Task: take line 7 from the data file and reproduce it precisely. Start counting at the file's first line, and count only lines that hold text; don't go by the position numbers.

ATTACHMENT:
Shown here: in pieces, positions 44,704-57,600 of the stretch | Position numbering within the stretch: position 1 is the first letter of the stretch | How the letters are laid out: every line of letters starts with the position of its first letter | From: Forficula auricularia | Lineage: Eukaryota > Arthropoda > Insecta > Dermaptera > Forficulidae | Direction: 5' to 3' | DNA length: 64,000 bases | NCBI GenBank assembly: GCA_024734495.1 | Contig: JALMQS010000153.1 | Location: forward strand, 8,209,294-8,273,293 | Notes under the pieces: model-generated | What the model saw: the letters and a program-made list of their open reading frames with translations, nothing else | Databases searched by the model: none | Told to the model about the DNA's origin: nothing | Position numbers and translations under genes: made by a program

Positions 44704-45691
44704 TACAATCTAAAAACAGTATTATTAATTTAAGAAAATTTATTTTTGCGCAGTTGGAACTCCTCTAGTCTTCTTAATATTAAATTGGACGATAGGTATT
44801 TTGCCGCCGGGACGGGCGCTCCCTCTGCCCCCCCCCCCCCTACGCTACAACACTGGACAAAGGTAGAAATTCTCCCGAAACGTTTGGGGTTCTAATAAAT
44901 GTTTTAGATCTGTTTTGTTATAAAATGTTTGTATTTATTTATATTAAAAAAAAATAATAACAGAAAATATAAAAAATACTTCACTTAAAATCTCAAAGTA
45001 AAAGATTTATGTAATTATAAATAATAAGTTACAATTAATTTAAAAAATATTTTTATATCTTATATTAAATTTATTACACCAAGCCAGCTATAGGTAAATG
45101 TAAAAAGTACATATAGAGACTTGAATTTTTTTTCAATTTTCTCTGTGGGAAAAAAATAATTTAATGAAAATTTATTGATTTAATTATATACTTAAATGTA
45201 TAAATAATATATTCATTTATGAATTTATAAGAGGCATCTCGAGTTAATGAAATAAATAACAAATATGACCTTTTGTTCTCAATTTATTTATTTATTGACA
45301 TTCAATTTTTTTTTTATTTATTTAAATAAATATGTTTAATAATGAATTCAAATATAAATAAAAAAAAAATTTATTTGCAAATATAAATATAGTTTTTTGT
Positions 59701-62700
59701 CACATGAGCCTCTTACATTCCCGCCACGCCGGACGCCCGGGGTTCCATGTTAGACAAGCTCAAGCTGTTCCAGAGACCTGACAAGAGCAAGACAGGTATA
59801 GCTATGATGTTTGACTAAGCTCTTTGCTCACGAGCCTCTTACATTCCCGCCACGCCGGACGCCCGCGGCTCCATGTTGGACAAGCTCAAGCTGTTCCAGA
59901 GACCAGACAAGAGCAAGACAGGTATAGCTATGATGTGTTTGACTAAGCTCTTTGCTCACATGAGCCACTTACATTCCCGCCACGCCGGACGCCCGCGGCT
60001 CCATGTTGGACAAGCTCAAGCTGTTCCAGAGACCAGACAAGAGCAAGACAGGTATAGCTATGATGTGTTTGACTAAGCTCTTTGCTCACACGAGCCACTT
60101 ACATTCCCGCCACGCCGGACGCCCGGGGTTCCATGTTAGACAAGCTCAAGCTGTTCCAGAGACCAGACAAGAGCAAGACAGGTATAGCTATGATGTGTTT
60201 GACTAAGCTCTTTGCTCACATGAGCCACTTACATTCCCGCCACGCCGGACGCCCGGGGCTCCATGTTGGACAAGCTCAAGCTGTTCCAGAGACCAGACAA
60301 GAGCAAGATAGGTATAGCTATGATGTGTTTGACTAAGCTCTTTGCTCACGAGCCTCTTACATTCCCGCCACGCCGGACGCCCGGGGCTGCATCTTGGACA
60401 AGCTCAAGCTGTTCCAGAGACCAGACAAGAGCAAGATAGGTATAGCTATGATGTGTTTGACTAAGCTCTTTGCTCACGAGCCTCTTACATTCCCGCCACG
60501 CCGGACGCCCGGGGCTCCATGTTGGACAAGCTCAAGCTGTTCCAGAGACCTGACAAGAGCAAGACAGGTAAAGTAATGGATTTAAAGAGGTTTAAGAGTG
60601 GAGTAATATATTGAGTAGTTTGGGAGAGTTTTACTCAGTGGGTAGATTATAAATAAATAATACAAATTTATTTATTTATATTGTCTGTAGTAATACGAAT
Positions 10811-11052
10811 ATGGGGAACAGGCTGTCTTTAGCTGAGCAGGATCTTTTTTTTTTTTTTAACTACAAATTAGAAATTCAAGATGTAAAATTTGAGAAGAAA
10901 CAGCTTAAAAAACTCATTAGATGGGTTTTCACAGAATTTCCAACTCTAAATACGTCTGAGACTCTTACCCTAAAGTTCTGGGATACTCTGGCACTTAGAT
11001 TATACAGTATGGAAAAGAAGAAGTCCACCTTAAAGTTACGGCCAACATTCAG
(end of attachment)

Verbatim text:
45101 TAAAAAGTACATATAGAGACTTGAATTTTTTTTCAATTTTCTCTGTGGGAAAAAAATAATTTAATGAAAATTTATTGATTTAATTATATACTTAAATGTA